Carpet Maker

The Canterbury Tales

The Carpet Maker

- He is a carpet maker.

- The need for this occupation in this time period was quite a bit because the kings and nobles wanted the best and fanciest carpets and they needed the best carpet makers to do so.

- His social standing was around middle class, because he was a hard worker for the kings and nobles. He worked under or for the upperclassmen.

Describing the Carpet Maker

Lines 375-380: "They were so trim and fresh their gear would pass for new. Their knives were not tricked out with brass but wrought with purest silver, which avouches a like display on girdles and on pouches. Each seemed a worthy burgess, fit to grace a guild-hall with a seat upon the dais."


Line 373-334: "Among our ranks, all in the livery of one impressive guild-fraternity"

These lines describe how he is apart of an association of men that practice the same craft or trade and they set the standards for workmanship and they protect their members by controlling competition. He is a very hard worker and also very competitive.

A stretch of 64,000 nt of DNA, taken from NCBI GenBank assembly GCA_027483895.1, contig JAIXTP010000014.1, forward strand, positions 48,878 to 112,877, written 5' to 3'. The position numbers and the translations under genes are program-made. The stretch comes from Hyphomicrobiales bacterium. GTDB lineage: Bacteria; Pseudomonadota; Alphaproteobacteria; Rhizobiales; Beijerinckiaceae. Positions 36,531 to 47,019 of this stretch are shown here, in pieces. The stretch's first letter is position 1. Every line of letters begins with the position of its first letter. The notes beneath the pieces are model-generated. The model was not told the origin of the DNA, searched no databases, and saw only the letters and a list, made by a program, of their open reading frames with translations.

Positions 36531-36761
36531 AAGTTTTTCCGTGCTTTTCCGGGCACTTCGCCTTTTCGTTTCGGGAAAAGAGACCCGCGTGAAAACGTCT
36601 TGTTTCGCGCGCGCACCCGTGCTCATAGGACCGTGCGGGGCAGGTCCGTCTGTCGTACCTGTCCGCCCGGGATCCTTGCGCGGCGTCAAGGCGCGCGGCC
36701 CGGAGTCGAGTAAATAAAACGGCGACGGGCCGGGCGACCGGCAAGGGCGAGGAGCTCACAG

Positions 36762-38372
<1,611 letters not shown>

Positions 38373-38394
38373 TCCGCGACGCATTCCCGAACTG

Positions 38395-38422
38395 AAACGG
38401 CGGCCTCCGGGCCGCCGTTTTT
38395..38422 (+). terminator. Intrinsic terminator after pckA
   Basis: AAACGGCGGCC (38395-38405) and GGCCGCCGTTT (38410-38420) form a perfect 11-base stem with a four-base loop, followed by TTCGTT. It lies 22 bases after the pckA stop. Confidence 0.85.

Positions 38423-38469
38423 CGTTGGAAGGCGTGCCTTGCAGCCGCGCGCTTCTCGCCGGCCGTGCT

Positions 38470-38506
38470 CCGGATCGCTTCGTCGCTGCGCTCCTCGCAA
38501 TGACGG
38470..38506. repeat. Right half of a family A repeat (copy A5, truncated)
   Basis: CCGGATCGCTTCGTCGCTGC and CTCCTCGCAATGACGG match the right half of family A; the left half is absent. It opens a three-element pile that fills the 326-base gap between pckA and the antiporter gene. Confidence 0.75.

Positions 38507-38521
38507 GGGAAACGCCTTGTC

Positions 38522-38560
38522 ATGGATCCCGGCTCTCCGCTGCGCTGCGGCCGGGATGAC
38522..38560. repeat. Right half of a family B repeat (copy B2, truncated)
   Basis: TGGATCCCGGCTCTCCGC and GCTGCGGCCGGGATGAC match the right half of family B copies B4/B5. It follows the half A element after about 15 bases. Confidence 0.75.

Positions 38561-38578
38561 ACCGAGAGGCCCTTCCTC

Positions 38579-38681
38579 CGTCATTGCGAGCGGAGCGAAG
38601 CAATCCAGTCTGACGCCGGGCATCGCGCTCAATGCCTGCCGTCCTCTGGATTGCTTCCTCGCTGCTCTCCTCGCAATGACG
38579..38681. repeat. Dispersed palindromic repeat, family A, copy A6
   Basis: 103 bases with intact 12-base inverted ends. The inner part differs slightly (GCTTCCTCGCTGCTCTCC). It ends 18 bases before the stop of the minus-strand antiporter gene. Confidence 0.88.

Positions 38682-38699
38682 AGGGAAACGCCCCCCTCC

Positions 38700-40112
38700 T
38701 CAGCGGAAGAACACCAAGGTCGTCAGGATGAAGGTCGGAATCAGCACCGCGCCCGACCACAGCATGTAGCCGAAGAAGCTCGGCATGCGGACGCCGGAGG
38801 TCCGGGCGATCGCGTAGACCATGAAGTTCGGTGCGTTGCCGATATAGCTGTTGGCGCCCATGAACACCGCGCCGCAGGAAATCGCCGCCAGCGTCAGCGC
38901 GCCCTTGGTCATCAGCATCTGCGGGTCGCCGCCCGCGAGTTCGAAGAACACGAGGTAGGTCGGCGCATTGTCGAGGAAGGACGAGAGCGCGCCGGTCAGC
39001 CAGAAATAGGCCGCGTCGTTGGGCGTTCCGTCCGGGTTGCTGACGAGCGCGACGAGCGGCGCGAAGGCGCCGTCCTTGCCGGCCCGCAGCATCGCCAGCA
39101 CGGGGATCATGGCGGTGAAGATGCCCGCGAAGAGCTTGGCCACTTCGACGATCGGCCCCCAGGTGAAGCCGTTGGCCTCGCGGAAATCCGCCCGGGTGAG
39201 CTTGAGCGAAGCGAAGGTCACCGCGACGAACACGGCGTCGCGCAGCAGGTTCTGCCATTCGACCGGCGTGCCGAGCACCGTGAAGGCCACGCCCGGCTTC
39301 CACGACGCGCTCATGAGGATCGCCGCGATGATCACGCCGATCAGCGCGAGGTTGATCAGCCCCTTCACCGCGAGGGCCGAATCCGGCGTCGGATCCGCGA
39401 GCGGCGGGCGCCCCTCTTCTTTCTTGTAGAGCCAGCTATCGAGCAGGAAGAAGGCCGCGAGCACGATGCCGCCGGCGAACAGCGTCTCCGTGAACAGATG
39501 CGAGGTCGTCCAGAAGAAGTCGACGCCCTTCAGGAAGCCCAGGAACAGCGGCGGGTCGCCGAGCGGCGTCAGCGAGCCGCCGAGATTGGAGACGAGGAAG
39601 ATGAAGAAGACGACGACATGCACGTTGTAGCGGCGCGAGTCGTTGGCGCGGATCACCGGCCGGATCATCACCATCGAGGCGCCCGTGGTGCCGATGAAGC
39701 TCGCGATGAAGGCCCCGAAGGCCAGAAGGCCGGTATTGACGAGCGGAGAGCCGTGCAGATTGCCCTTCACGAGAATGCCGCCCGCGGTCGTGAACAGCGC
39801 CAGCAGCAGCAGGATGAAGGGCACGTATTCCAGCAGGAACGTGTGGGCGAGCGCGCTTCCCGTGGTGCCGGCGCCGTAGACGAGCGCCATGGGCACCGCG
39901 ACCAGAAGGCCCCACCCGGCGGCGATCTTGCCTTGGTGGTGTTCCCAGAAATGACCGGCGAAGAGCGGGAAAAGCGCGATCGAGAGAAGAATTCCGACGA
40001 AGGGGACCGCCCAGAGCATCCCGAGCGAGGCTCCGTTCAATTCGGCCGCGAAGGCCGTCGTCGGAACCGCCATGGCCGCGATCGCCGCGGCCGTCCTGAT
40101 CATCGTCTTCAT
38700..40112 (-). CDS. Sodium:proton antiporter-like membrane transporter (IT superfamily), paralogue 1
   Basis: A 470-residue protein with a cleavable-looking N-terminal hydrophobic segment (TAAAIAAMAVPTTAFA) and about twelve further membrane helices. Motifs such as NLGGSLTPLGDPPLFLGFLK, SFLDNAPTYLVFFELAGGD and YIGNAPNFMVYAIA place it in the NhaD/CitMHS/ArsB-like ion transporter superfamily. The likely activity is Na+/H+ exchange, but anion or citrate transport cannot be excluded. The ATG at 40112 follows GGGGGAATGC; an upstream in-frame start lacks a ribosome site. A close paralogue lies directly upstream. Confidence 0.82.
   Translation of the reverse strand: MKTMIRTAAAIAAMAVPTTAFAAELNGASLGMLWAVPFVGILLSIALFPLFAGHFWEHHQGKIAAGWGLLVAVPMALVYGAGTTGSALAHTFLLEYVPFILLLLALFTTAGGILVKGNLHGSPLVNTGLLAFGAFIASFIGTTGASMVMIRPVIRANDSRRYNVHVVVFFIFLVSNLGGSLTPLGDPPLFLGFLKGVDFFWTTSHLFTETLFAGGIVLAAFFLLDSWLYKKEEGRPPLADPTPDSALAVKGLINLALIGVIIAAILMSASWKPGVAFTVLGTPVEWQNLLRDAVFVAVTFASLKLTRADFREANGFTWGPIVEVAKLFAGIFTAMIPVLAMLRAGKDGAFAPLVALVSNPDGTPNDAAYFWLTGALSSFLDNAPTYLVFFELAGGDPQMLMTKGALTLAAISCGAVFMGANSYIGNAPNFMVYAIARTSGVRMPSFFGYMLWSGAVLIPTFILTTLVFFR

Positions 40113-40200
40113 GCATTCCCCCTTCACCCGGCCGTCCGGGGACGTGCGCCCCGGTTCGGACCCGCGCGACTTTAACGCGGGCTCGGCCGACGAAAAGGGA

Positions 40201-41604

Analysis of the passage -

Chaucer thinks that the carpet maker in the story is one of the best of the best in the business. He thinks that he has the finest tools and equipment.


Lines 375-380 tell you that Chaucer thinks this. These lines say that " "They were so trim and fresh their gear would pass for new. Their knives were not tricked out with brass but wrought with purest silver, which avouches a like display on girdles and on pouches. Each seemed a worthy burgess, fit to grace a guild-hall with a seat upon the dais."


Words like "they were so trim and fresh" and "each seemed a worthy burgess" helps to show and understand the vocabulary from that time period.

Cites -

Selections from the Canterbury Tales. New York: Harcourt, Brace & World, 1964. Print